When Should I Start Stocking New Product Lines?

Introducing New Inventory Items

A vendor suggests (or insists) that you stock a new “revolutionary” product line.  Your salespeople claim they are losing customers because you aren’t stocking products they want to buy from you.  You see an advertisement and you exclaim to yourself, “We could sell a lot of that!”

Products are continually being introduced to the market.  You don’t have the money (or space) to stock all of them.  How do you know how to allocate the limited funds you have available to expand your inventory?  We suggest you ask yourself these questions:

How have products with similar characteristics sold in the past? Query your database to retrieve sales history for items with similar characteristics.  For example:

  • Brand name
  • Type of product
  • Product application (i.e., how users will use the product)
  • Color/Style/SizePrice point

If products with similar characteristics have sold well in the past, your stand a good chance that this new product line will also be successful.

What effect will the introduction of this new line have on sales of existing stocked products? Will this item cause a current product to become obsolete?  In this situation it is a good idea to liquidate your stock of the existing item before you start selling the new one.  After customers start using and accept the new product, the value of the older item usually plummets.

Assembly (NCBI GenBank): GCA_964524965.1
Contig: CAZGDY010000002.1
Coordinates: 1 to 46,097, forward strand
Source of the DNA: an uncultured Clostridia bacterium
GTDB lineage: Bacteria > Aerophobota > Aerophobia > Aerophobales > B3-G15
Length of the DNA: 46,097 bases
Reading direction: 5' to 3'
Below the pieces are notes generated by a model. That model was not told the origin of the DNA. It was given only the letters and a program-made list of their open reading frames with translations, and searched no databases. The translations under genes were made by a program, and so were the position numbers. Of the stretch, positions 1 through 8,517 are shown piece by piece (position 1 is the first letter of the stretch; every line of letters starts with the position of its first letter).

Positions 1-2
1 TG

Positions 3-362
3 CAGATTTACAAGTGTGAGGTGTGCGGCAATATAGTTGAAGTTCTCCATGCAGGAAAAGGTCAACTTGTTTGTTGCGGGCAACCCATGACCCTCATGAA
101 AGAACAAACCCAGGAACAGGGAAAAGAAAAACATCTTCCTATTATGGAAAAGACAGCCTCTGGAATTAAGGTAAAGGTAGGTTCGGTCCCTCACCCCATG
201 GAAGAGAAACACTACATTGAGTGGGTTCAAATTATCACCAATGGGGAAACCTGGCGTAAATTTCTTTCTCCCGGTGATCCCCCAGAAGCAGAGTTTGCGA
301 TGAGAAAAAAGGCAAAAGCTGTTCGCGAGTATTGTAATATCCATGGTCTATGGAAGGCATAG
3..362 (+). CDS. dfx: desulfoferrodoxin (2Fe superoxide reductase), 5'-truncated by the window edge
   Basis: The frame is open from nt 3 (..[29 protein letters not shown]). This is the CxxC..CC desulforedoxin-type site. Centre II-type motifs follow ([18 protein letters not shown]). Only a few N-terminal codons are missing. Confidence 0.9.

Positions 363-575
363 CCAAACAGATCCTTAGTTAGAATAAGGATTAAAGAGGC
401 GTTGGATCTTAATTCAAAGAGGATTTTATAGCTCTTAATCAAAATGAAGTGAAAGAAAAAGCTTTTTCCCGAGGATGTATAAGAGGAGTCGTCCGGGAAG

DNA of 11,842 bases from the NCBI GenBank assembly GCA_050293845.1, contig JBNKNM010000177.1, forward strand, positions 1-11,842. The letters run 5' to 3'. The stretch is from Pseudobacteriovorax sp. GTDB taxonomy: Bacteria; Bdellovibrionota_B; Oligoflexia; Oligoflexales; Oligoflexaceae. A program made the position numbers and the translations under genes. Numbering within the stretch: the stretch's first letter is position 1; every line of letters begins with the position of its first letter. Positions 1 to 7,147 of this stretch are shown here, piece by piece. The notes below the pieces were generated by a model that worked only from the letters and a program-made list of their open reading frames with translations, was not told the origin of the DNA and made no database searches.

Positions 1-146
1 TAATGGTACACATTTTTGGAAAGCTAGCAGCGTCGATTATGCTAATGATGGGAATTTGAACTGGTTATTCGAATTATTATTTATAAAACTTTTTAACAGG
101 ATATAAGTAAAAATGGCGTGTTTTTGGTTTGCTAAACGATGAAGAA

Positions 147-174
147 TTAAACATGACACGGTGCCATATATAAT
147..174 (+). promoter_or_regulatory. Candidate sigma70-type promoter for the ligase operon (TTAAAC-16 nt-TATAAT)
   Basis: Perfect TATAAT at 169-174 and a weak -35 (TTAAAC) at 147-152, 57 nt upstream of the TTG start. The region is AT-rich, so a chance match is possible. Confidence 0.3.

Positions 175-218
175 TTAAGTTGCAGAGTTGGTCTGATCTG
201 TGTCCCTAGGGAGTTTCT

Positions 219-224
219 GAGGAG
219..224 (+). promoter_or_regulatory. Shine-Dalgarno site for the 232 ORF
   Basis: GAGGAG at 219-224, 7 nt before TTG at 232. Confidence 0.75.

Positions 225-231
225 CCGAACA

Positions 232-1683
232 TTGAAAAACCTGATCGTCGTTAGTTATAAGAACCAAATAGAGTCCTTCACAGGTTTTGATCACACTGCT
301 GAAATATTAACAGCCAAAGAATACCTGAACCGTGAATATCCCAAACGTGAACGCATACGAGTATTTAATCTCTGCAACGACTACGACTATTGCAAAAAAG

If you predict the new product will take away a significant percentage of the sales of an existing item ensure that your buyers purchase smaller quantities of the product currently stocked.  While stocking several brands of the same item provides your customers with choice, you have several products competing for the same sale.  Don’t you have enough competition outside of the walls of your business?  Do you really want to encourage competition within your warehouse if it isn’t absolutely necessary?

Does this new product line complement what you already sell or provide additional convenience to your customers? You have a greater chance of success by fulfilling more of your current customers’ needs or gaining new customers in your current market segments.  Invading new industries is like traveling on Star Trek’s Starship Enterprise.  You are going where no man or woman from your company has gone before.  In most cases you will experience a painful (and expensive) learning curve as you discover how to be successful in the new industry before you earn any profits.

What are the potential profits? Ideally any new product line should deliver a profit margin greater than your current average gross margin.  If not it should provide a value added service to current very profitable preferred customers.

What is the initial required investment? You probably have a limited amount of funds available to invest in new items.  Spend it wisely.  We normally don’t like to buy more than a two to three month supply of any new product line; even less if it is expensive or you can’t return any unsold stock six to nine months after the product line’s introduction.

Deciding to stock new products is a subjective decision.  If you only consider your “gut feelings” in making these decisions you’ll probably buy a lot of products that are “D.O.A.” or dead on arrival.  That means you won’t sell the entire initial quantity you bring into stock.  Be smart.  Ask the questions listed above before you sign on the dotted line!

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